A big issue for the D-League is budgeting, with salaries maxing out at approximately $25,000. A new CBA will presumably help fund the NBA’s minor league, which may take the form of two-way contracts – that pay one rate when a player is in the NBA, and a lower amount in the D-League.
Additionally, Silver has made it well known that owners would prefer a higher age limit – with players entering the NBA two years removed from graduating high school. The current CBA requires players to wait a year after high school.
The union may not like the idea, but if the league concedes in another area, the NBA entry age could change.
5. Numerous Additional Items
The actual list of topics for the owners and union is lengthy, from luxury tax computation to drug testing, escrow, amnesty, cap holds, international buy-outs, trade limitations, etc.
Typically, the biggest hurdle is revenue split, but the minutia can be overwhelming. That an agreement may be hashed out without the duress of lockout should help the league and union attack the secondary and tertiary issues with clearer heads.
The Case for Upperclassmen in the NBA Draft
College upperclassmen are becoming increasingly viable options in the NBA Draft, writes David Yapkowitz.
Each year when the NBA draft comes around, there seems to be an aversion to taking upperclassman with a top selection. More specifically, it’s college seniors who often find themselves getting drafted in the second-round if at all.
It can be understandable. NBA teams are clearly looking for a home run pick with a lottery selection. They’re looking for a player who they can build a foundation around for years to come. College seniors often project as solid role players to strengthen a team once that foundational superstar is already in place.
However, recent years have seen the entire first round dominated almost entirely by freshmen and sophomores. In 2017, a college senior wasn’t drafted until the San Antonio Spurs took Derrick White with the 29th pick. The Los Angeles Lakers followed that up with Josh Hart. Hart ended up having a better rookie season than a few of the underclassmen taken ahead of him.
A few other upperclassmen, Frank Mason III, a senior, and Dillon Brooks, a junior, both had better rookie seasons than many of the freshmen taking before them as well. Junior Semi Ojeleye is playing a major role for the Boston Celtics who are in the Eastern Conference Finals.
In 2016, Malcolm Brogdon, another college senior, was taken in the second-round with the 36th pick by the Milwaukee Bucks. He went on to win the Rookie of the Year award and was a starter for a playoff team.
Senior Tyrone Wallace was taken with the last pick in the draft at No. 60 that year. When a rash of injuries hit the Los Angeles Clippers this season, Wallace stepped in right away as a starter at times and helped keep the team afloat in the playoff picture.
There were a few college seniors that went undrafted in 2016, players such as Fred VanVleet Yogi Ferrell that have had better NBA careers to this point that a lot of the underclassmen taken ahead of them.
This isn’t to say that NBA teams should completely abandon taking young, underdeveloped players in the first-round. The Spurs took Dejounte Murray, a freshman point guard, over Brogdon, Wallace, VanVleet and Ferrell. That’s worked out well for them. It’s more a testament to having a good front office and scouting team than anything else.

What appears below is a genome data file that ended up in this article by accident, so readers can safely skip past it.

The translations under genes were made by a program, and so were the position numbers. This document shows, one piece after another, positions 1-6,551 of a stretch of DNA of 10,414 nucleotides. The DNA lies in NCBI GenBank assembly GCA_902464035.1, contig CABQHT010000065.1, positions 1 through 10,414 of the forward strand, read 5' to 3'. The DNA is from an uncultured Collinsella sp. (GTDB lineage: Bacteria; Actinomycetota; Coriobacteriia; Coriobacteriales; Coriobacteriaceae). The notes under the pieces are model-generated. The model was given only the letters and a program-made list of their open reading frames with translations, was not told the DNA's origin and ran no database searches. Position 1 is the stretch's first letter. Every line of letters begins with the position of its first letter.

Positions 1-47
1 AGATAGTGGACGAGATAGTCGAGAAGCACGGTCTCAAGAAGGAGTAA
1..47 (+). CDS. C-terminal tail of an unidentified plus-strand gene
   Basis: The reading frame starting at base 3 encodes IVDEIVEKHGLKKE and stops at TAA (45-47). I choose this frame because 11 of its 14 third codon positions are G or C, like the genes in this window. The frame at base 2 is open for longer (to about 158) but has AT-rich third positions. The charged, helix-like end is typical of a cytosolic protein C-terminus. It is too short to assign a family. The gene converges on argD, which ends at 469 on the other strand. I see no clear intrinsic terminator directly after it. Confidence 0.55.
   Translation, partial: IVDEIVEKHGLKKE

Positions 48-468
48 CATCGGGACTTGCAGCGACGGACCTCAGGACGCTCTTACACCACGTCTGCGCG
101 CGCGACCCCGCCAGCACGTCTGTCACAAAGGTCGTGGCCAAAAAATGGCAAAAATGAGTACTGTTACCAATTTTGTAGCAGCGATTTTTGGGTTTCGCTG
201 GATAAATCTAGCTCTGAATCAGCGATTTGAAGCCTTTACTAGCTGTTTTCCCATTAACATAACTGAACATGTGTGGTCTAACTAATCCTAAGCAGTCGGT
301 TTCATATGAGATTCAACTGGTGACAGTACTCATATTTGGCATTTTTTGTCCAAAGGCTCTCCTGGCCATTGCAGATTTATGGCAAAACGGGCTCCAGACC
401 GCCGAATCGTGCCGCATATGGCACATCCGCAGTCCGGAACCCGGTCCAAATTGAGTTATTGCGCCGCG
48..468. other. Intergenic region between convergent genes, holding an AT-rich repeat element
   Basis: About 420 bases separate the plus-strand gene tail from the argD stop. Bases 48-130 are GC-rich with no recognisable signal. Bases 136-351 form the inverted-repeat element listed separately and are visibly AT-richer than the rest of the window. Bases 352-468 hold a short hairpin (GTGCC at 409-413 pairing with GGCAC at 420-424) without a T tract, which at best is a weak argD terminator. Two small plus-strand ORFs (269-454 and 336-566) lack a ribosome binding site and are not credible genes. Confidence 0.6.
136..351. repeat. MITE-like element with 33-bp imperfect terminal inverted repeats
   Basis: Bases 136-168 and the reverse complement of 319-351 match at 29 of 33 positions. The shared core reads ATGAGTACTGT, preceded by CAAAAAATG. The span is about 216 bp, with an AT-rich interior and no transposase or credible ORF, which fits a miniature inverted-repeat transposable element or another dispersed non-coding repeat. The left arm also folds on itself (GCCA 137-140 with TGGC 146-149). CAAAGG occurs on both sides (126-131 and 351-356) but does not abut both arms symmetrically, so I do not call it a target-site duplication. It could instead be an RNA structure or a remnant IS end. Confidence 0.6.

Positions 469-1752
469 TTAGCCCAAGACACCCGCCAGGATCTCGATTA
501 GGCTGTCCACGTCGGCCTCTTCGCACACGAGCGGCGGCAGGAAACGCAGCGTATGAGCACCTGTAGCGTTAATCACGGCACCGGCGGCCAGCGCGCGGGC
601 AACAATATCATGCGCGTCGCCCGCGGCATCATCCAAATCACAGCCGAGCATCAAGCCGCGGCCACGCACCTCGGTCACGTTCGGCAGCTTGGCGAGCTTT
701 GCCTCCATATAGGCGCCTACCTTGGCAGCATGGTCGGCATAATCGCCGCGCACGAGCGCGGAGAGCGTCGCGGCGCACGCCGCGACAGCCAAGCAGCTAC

But maybe NBA teams should start expanding their horizons when it comes to the draft. There appears to be a stigma of sorts when it comes to upperclassmen, particularly college seniors. If a guy can play, he can play. Of course, college production is often not the best means of judging NBA success, but it does count for something.
With the 2018 NBA draft about one month away, there are a few interesting names to look at when it comes to college seniors. Players such as Devonte’ Graham from Kansas, Theo Pinson from North Carolina, Chandler Hutchinson from Boise State, Jevon Carter from West Virginia and Bonzie Colson from Notre Dame are all guys that should be on NBA team’s radars.
Sure, none of those guys are going to turn into a superstar or even an All-Star. But you’re probably going to get a player that becomes a solid contributor for years to come.
Again, it’s understandable when teams take projects in the lottery. After a long season of losing, and in some cases years of losing, ownership and the fanbase are hungry for results. They don’t want a top pick to be used on a player that projects as only a solid contributor.
But after the lottery, the rest of the draft gets a little murky. A good front office will find an NBA caliber player whether he’s a freshman or a senior. The NBA Draft isn’t an exact science. Nothing is ever for sure and no player is guaranteed to become the player they’re projected to be.
College upperclassmen tend to be more physically developed and mentally mature for the NBA game. If what you’re looking for is someone who will step right in and produce for a winning team, then instead of wasting a pick on the unknown, it might be better to go with the sure thing.
NBA Daily: Are the Houston Rockets in Trouble?
Game 2 of the Western Conference Finals may have been the perfect storm for Houston, writes Shane Rhodes.
The Houston Rockets took a gut punch from the Golden State Warriors, but they responded in Game 2 of the Western Conference Finals.
After they dropped the first game of the series, Houston evened things up at one apiece Wednesday night with a 127-105 blowout win over Golden State. With the Warriors struggling on the offensive end and Houston rebounding from a less than stellar Game 1, the Rockets rolled through the game with relative ease.
But was their improved demonstration a fluke? While fans may not want to hear it, Game 2 may have been the perfect storm for Houston.
The Rockets’ gameplan didn’t change much from Game 1 to 2. They attacked Steph Curry relentlessly on the offensive end, James Harden and Chris Paul took plenty of shots in isolation and their role players got shots to drop that just weren’t going down in Game 1. Eric Gordon, Trevor Ariza and P.J. Tucker exploded for 68 points while shooting 66.7 percent from three after scoring just 24 the previous game. The trio averaged only 35.8 points collectively during the regular season.